Alexander and The Grapes’ ‘Hemispheres’
“There are some powerful moments within these songs as the Grapes masterfully ebb and tide musically to create and release tension. . .” -CBCameron Barham
out of 10
Alexander and the Grapes
June 26, 2012
New Granada Records
And both that morning equally lay
In leaves no step had trodden black.
Oh, I marked the first for another day!
Yet knowing how way leads on to way
I doubted if I should ever come back. I shall be telling this with a sigh
Somewhere ages and ages hence:
Two roads diverged in a wood, and I,
I took the one less traveled by,
And that has made all the difference.
-Robert Frost, “The Road Not Taken”
Comparison is a double-edged sword that can cut one of two ways: compliment or accusation of un-originality. In the case of Alexander and the Grapes’ Hemispheres, it is a compliment that they be compared to the best of Pedro the Lion and Dave Bazan’s solo work. There are moments that clearly pay homage to Bazan’s work (“Conscience” and “East Coast”), however, to be fair to Alexander Charos and his bandmates, this record is more diverse in sound and not nearly as unresolved (“Seeds” though “Salesman” and “Jordan” approach Bazan’s wicked bite).
According to the frontman, Alexander Charos, these songs delve into the choosing of paths in a variety of circumstances in life that are not necessarily clear cut and easy leaving one with a sense that either choice produces different outcomes and uncertainty concerning the path not taken. This is commiserate with the life stage of 20-somethings particularly (though other stages bring a host of similar questions), thus they are singing from the ground of their own experience which is clearly displayed in the content of the songs. The Florida-based Grapes have put together a solid album in Hemispheres for which J. Mendicino deserves mention for his excellent production work.
The album opens with “Another Year” and “Conscience”, both brilliant indie-rock tracks that display musical dynamic and swagger. The last verse of “Conscience” sums up well the tension of the proverbial beckoning of Lady Wisdom to the those who lack caution and are hell-bent to do what they wish: “Conscience says that its wrong, but I don’t want to believe her, Tell her if she doesn’t stop, if she doesn’t stop then I’m gonna leave her, She says, “I feel the same, I’m tired of giving out warnings, If you want to make your mistakes, make your mistakes but please don’t call me.”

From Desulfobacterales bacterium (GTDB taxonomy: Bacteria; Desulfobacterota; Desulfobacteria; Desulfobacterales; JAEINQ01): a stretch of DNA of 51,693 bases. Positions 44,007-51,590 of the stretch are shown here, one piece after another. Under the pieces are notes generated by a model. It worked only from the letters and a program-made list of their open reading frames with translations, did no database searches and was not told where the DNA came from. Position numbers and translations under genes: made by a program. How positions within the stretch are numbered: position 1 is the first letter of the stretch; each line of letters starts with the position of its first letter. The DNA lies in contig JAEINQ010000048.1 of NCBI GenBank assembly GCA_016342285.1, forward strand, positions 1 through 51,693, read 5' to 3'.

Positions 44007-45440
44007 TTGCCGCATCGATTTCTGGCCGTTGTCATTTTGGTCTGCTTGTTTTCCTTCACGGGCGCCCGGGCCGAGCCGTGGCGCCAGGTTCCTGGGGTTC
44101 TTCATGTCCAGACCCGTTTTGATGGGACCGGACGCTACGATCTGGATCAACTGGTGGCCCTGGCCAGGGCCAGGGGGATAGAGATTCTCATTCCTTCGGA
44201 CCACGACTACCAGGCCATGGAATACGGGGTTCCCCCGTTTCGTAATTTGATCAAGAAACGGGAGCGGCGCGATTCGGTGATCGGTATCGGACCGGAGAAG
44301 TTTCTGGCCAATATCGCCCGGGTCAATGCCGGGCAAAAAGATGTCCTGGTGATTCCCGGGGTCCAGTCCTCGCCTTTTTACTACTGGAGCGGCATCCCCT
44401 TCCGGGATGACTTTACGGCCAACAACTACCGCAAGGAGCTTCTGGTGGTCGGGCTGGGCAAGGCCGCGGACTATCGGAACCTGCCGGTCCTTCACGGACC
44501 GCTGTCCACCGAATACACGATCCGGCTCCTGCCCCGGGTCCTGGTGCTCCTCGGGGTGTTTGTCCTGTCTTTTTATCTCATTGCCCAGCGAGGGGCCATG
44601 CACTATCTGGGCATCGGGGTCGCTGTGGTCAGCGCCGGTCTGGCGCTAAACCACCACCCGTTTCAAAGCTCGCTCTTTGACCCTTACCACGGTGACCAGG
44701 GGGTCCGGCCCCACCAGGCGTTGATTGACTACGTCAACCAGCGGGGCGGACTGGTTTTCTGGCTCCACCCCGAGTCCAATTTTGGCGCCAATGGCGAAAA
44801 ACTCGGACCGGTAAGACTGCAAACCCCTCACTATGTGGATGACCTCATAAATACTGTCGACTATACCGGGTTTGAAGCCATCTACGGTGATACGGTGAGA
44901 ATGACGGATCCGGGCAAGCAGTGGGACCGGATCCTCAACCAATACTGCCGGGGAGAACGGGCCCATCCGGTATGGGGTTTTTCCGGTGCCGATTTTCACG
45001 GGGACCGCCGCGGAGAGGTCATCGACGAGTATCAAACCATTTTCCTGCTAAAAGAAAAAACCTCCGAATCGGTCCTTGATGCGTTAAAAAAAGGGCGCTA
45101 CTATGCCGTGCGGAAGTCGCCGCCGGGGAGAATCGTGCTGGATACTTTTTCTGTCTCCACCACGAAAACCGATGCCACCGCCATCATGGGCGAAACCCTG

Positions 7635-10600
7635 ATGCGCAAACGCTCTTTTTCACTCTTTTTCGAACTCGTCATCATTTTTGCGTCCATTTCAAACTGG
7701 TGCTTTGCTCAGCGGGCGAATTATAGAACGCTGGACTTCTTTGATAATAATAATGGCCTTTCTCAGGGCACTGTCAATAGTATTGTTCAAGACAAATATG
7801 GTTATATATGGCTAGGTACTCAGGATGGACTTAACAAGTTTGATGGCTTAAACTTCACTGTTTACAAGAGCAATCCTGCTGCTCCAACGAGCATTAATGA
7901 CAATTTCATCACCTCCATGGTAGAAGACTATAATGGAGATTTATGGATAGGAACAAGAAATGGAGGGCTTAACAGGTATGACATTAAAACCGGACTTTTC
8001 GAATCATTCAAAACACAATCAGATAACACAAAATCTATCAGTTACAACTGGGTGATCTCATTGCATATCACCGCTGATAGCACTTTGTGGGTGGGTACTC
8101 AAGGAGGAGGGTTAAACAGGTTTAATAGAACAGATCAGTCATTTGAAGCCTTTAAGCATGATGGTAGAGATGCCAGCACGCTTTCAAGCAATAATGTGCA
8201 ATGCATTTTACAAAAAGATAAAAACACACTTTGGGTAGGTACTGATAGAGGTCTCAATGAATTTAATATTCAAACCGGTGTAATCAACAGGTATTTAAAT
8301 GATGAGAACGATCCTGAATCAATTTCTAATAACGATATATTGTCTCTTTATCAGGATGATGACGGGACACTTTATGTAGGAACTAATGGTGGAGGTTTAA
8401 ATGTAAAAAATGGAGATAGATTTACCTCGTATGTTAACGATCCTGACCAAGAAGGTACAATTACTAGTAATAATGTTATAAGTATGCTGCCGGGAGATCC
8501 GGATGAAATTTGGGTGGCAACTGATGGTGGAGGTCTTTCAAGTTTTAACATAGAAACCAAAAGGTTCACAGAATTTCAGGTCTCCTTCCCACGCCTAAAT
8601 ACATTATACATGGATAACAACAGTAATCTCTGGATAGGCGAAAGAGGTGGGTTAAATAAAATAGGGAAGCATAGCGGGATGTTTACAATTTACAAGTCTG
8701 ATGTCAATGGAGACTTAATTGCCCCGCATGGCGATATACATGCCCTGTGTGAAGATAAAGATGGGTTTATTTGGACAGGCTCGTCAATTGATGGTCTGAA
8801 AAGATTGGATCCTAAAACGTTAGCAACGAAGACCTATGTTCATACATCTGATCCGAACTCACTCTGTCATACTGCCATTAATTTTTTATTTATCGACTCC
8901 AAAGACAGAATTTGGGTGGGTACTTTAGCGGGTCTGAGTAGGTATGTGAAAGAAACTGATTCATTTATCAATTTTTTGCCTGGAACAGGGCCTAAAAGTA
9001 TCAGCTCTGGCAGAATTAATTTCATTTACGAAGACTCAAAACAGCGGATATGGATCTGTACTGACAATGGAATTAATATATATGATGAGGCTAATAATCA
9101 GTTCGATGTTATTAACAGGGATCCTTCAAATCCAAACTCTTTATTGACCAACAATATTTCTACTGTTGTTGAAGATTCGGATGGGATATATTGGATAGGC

The pace slows a bit for “Conversation,” “East Coast,” “Where I Go,” “Chuck Stewart Has a Dream,” and “Ocean,” which finds Charos being reflective on a variety of issues like faith, life, direction, and love. There are some powerful moments within these songs as the Grapes masterfully ebb and tide musically to create and release tension, though the album does drag a bit through this section.
The heaviest weight and commentary comes with “Salesman” and “Jordan”. The indie-rock swagger returns as Charos declares over driving chords and beats: “Satan is a salesman, knockin at my door / Selling the gospel of the nation, salvation you can’t afford / It’s not even in disguise, you don’t have to tell me lies / Complacency is fuel to the fire, and I can’t kick my evil desire.” “Jordan” darkly introspects over distorted minor piano chords: “On the third day I rose again to break the silence / Is there a third way to live among the violent? / Thought I heard that rolling stone / Resurrection from the ‘lone, And I’m beneath the Jordan river busy dying.” Both highlight the action-less meanderings of a generation lost in vicarious anti-experience.
After “Can’t Waste Too Much Time” and “Swan Song,” the album resolves with the beautifully executed “Seeds” which features a diversity of sounds held together by pedal steel guitar and driving toms. It features the brilliant verse couplet: “If you don’t care to join, the rocks will sing and dance about / You can always flip a coin, to pick what you praise or doubt / But sometimes, sometimes you praise what you doubt / And my child if you’re afraid, then crush it as soon as it sprouts / Pull the roots out of the clay, if you think you can live without / Knowing what it was all about.” The way forward is not always clear, but a path must be chosen in faith and hope despite.-Cameron Barham, August 11, 2012